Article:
To determine who should get credit for the discovery of the primal process depends on how much weight is given to the work of predecessors. Without the existence of the gasoline engine the Wright brothers would not have been able to invent the airplane. Thomas Edison could not have invented the electric light without using that ancient invention, glass. Recognition as a discoverer of a new process or invention does not mean that the inventor must be completely original. All discoverers must stand on the shoulders of their predecessors.
The progress of any science is measured by the addition to its body of knowledge after it has survived scientific testing and scrutiny. Contributions of predecessors are often used when they are in accordance with the new model being developed and does not detract from the contributions of an innovator.
Gleanings of the primal premise that infantile, and early childhood deprivations can result in neurosis can be found in hundreds of references before Janov and even before Freud, but it was not until Janov, S. Grof and Frank Lake that we had the data and proof to back up the theories of their predecessors. They proved others correct when they discovered a method by which mentally ill patients could relive their traumas totally and become less neurotic in the process.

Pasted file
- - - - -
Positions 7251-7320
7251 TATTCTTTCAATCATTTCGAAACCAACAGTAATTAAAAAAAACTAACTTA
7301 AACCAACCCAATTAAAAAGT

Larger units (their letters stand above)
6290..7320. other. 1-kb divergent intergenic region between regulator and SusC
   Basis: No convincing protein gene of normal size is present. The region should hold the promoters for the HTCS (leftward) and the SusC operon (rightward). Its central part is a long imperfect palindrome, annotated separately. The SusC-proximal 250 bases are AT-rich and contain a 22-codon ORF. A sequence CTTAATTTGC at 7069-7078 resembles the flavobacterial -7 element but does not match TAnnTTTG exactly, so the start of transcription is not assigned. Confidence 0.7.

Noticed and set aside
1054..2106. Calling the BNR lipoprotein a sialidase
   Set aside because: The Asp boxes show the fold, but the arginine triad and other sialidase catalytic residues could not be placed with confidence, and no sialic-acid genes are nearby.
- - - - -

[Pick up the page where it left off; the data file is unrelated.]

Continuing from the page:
To proclaim primal therapy as nothing more than rediscovered early Freud reveals an ignorance of the history of psychology or is a deliberate attempt to distort the truth. There is sufficient documentation to show that Breuer and Freud merely used hypnosis coupled with a cathartic form of expressive therapy to help their neurotic patients. A reading of Studies in Hysteria (1895) shows that primal therapy was not being used by them.
Catharsis was abandoned in psychotherapy by Freud because its use did not lend itself to an understanding of the origins of symptoms and because symptom relief was only temporary. In primal therapy the understanding of symptom origins is an automatic process. This shows that under Freud's ministrations resolving regressions were not occuring.
But the most persuasive argument of all is when one asks the question of how could Freud have abandoned an effective therapy as primal to begin practicing an ineffective therapy such as psychoanalysis? Primal therapy works. If Freud had discovered and used primal therapy, he would not have abandoned it.
Some critics of Janov contend that the idea of birth trauma of Otto Rank, (The Trauma of Birth, 1924) is antecedent to Janov's discovery of the birth primal. I had always considered Rank's book is merely a boring narrative of how many, through the ages, has recognized the significance of birth and that his work did not adequately relate to reliving traumatic births and instead emphasized a psychoanalytic infantile separation anxiety concept. And yet, and yet,--